Little Dot Mk V Output Impedance?
Apr 4, 2012 at 6:20 AM Post #16 of 25

Labbetuss

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I understood it as such; an impedance adapter will increase the total load. One couples the adapter in series with the headphones which increases the total load. Example; 25ohm headphone + 120ohm impedance adaper = 145ohm load. With Mk V this will increase the damping factor significantly. As far as I've read Little Dot includes such an adapter in the package for use with low impedance phones.
 
Actually the Mk V just arrived. Very neat "little" thing. It works relatively "well" with the LCD-2 and 272HD, though (as one should expect) it doesn't perform anywhere near the Auralic Taurus. That said, it's a very good amp for the buck! I hope to try i t out on a higher impedance can in the future. For example T1 or HD800 :)
 
Apr 4, 2012 at 9:45 AM Post #17 of 25

stv014

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Quote:
Example; 25ohm headphone + 120ohm impedance adaper = 145ohm load. With Mk V this will increase the damping factor significantly.

 
No, it actually decreases to about 0.2, assuming that the amplifier itself has near zero output impedance.
 
 
Apr 4, 2012 at 10:49 AM Post #18 of 25

derbigpr

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Quote:
Good to know....thanks. So it shouldn't be a problem with the k70X I don't think since they're double that.... but possibly with phones under 32 ohms? In my own experience with some 25 ohm headphones there's no issues, but perhaps there's some frequency response deviations that I'm not aware of.
 
 



I dont like my Q701 with MkV that much. Its too bright, thin and lacks bass, even compared to something like Asus Xonar STX integrated amp.
 
Apr 4, 2012 at 11:41 AM Post #19 of 25

lejaz

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Indeed it is, though lots of folks have complained about those issues with other amps....and I'm assuming some of those amps had lower output impedance than the mkV. I doubt the amp is making them sound thin or lacking in lows. I think that's the phones themselves, since other, lower impedance, cans don't sound at all thin or lacking in bass out of the mkV. An impedance mismatch like the mkV and 70X wouldn't make them sound thin I don't think. It certainly doesn't make my 55 ohm k240S sound thin, nor my even lower impedance phones. And if anything they sound bass heavy out of the mkV....the v6 and the k240, that is.....also my old 80 ohm dt250 was heavy in the lows out of the mkV and rolled off in the treble. There might be some frequency response deviations, but they may be small enough to be not noticeable. I'm not questioning your experience with the STX amp, only that I think the mkV is probably quite transparent, even with the 70X. I guess I'll only know for sure if I get to try them with something like the O2 which has a very low output impedance.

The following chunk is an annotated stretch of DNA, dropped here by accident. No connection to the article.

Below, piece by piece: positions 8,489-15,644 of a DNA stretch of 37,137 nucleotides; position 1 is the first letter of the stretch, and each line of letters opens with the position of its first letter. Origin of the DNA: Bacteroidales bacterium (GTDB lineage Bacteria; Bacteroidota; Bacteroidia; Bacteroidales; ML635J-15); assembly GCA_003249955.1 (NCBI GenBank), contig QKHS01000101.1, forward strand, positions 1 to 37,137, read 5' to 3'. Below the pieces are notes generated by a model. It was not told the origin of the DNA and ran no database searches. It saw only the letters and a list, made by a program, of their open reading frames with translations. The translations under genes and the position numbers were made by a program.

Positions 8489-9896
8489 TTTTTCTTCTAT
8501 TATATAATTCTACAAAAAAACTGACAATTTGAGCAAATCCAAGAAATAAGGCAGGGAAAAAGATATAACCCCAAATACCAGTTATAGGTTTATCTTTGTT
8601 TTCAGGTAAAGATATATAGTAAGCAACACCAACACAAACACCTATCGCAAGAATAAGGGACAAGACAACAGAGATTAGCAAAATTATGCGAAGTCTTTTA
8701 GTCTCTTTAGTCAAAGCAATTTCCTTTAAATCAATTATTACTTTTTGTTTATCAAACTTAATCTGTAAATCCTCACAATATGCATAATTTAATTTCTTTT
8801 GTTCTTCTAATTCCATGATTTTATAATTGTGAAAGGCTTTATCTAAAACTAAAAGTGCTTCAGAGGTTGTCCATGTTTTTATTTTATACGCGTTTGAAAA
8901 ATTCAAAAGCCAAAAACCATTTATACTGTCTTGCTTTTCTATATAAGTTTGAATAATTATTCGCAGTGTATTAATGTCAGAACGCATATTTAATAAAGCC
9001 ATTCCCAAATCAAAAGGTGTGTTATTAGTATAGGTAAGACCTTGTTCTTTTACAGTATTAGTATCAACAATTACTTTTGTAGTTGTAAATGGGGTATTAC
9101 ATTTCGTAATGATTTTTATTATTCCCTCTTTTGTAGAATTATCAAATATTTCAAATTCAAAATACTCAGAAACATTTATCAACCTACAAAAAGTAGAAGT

Quote:
I dont like my Q701 with MkV that much. Its too bright, thin and lacks bass, even compared to something like Asus Xonar STX integrated amp.



 
 
 
Apr 4, 2012 at 12:42 PM Post #20 of 25

mikeaj

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It's common for a lot of headphones to have a resonant hump somewhere around 80 Hz.  Impedance is higher there, so with a higher output-Z source you're tilting the FR towards more bass in that region.  Also impedance often goes up in the highest treble.